In my last post I talked about how meetings can be very uncomfortable, ineffective, and even dangerous for people on the spectrum. But in a culture where a lot of useful information is spread through meetings and discussions, there are obvious downsides to systematic avoidance. So what to do?

For me, the question of whether or not to attend a meeting requires clear assessment of risk. I weigh up the costs and benefits on a case-by-case basis to make my decision. I might also consider potential workarounds. I suspect this sort of systematic process is quite common in the higher levels of management and leadership, where individuals have learned through experience that time is the most precious of resources. What’s interesting my analysis is, ironically, the abstract and subjective nature of the costs involved.

The first question I ask myself on receiving a meeting invite – and one I’m proud to share with the most successful leaders and managers – is “why”? What is this meeting trying to achieve; and can I contribute to that aim? Is there any other reason for me to be there? If not, I – we – politely decline.

After the initial “why” filter, the second stage is where our methods diverge. Where leaders base this part of the decision on the value of their time – a concrete, measurable cost – my analysis must, by necessity, be more subjective. Of course, I do try my absolute best to make it as quantitative as possible!

The “workplace meetings risk matrix” works for me like any other. The likelihood of something going wrong (usually around someone else being affronted) depends on a few things: how important the meeting is to me, how complex the information I’d like to obtain or contribute, and my background anxiety level. It’s also related to who will be at the meeting. While most of my colleagues are constructive, there are a couple who raise red flags for me. The overall number of people can also be important: up to a point (where the “meeting” becomes a “briefing”), more people means more complexity, with a higher risk of losing track.

The impact of any problem that occurs relates primarily to who will be at the meeting: whether they’ve had any autism-related training, and their likely reaction to a perceived affront. In some cases, there can be also be much more serious risks to business reputation – although this is very rarely a part of my role. But if I don’t know any person attending, I have to assume the worst. So if I’m struggling to mask that day and the meeting involves an external visitor, I have to say “no”.

The third stage, maybe slightly less intuitively, is to assess the risk of not going. It’s easy when anxiety is running high to avoid every interaction that isn’t strictly essential. But there’s a risk in doing that too often: it damages my reputation, and can isolate me from my team and from the information I need to work effectively. So I look at the benefits again, and weigh up the costs of not realising those benefits. I also think at this point about whether there’s any other way of achieving some or all of those benefits – which is a topic for another post.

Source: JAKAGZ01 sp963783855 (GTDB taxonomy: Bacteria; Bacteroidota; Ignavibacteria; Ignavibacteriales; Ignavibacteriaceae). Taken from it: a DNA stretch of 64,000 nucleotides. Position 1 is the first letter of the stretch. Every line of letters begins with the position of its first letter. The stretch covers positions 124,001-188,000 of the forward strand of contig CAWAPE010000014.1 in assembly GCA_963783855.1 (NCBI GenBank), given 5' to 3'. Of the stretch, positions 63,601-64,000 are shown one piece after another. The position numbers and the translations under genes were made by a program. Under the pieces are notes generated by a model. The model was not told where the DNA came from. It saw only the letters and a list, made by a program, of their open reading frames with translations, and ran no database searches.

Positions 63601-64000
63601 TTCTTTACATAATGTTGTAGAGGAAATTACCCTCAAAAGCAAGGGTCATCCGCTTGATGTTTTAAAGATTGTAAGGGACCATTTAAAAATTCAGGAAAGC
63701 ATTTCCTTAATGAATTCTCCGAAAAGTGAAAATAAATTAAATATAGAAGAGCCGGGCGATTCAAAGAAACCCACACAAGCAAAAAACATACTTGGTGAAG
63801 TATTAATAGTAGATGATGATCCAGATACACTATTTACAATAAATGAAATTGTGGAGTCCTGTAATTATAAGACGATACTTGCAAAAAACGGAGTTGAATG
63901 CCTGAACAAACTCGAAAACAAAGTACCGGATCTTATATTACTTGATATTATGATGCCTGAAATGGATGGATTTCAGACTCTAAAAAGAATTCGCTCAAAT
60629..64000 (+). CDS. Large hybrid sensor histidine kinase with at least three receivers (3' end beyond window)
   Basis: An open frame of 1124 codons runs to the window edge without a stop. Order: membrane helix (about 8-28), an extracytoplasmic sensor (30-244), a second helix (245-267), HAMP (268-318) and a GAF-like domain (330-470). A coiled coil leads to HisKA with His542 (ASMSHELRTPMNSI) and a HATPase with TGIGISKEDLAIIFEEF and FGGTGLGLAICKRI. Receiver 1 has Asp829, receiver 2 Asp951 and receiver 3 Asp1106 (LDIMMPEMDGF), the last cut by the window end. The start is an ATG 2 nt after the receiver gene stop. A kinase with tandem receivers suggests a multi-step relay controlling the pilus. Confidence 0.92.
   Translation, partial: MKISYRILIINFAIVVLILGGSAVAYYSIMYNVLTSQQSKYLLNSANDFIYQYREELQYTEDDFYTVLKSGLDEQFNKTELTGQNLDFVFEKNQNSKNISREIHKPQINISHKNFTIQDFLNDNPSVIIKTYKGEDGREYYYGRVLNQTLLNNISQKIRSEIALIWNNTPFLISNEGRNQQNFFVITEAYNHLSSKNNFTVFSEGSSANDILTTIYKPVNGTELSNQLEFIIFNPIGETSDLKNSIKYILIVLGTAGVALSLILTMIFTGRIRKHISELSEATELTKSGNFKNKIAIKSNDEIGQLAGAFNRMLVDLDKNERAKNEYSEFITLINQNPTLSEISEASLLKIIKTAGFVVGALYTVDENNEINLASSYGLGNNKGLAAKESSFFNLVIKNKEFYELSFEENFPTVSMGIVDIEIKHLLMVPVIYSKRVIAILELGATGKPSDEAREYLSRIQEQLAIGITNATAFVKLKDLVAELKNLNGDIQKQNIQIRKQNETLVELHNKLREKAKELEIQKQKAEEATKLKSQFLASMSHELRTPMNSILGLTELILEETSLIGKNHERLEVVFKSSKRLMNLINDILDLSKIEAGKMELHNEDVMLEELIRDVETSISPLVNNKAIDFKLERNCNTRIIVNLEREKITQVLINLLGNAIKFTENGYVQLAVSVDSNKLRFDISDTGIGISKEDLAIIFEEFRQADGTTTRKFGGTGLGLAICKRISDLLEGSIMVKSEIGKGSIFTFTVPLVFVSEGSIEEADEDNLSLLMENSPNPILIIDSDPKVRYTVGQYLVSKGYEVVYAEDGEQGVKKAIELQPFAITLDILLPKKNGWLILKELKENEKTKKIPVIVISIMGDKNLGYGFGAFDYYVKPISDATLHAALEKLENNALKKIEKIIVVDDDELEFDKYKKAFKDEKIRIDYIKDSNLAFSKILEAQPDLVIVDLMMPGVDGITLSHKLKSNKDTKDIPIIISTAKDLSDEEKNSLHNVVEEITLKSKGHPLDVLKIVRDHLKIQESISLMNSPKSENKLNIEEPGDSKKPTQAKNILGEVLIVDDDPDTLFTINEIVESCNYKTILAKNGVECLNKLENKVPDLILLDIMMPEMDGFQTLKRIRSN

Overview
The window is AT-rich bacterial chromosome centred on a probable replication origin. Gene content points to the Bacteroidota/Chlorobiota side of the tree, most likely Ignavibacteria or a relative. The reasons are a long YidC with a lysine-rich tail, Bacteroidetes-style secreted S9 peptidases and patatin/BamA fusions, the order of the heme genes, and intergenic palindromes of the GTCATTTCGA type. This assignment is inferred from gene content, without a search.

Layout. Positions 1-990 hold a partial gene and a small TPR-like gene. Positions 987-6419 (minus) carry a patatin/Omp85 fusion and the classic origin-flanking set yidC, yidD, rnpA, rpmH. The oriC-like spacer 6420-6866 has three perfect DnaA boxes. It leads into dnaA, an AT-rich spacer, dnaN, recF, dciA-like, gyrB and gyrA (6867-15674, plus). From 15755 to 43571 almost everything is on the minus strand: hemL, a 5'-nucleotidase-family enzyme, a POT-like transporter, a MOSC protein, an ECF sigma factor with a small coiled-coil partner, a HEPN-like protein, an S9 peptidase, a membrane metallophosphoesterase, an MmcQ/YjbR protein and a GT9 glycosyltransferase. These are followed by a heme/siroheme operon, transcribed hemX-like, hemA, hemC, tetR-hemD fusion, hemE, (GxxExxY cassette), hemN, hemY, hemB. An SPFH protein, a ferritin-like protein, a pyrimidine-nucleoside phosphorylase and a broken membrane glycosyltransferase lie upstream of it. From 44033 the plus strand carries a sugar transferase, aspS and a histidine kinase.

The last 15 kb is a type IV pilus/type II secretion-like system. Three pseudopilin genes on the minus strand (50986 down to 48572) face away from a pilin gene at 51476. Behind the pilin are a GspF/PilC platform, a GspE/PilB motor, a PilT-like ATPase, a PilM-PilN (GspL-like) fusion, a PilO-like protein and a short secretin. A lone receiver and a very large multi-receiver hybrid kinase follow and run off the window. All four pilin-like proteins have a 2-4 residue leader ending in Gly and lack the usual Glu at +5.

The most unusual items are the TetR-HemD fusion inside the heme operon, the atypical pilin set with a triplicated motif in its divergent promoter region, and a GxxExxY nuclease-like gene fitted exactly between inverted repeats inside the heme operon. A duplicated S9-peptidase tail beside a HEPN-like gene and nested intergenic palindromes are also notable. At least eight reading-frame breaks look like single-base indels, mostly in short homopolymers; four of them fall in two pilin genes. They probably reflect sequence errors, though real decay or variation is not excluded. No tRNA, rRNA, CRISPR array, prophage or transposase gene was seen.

I won’t pretend this method is fool-proof. Sometimes I’ve judged a situation wrongly, or discounted an individual effect. And sometimes there just isn’t a right answer. But if I follow the process, overall, I can get a pretty effective balance.

Having run through the “meetings risk matrix”, there are two more areas I want to explore around dealing positively with workplace interactions. In my next post I’ll consider the multiple benefits that meetings achieve for non-autistic people, and suggest some alternative methods I’ve used to pursue those goals.

But it’s also important not to neglect the emotional impact of this type of thinking, which can easily descend into self-flagellation, depression and despair. So I want to take a moment to be clear that it is not us as autistic people who are inherently risks or liabilities. We can be aware, but we cannot take responsibility for the irrational judgements of others; and we should not try. It takes courage to accept that others’ thinking, however wrong, cannot easily be changed, and strength to work within the narrow boundaries of those misconceptions. I’ll tackle this in more detail in a later post. But I want to finish by saying that despite our difficulties, I don’t believe for one second that my autism, or yours, is a weakness. We are strong. We work hard. And we can succeed.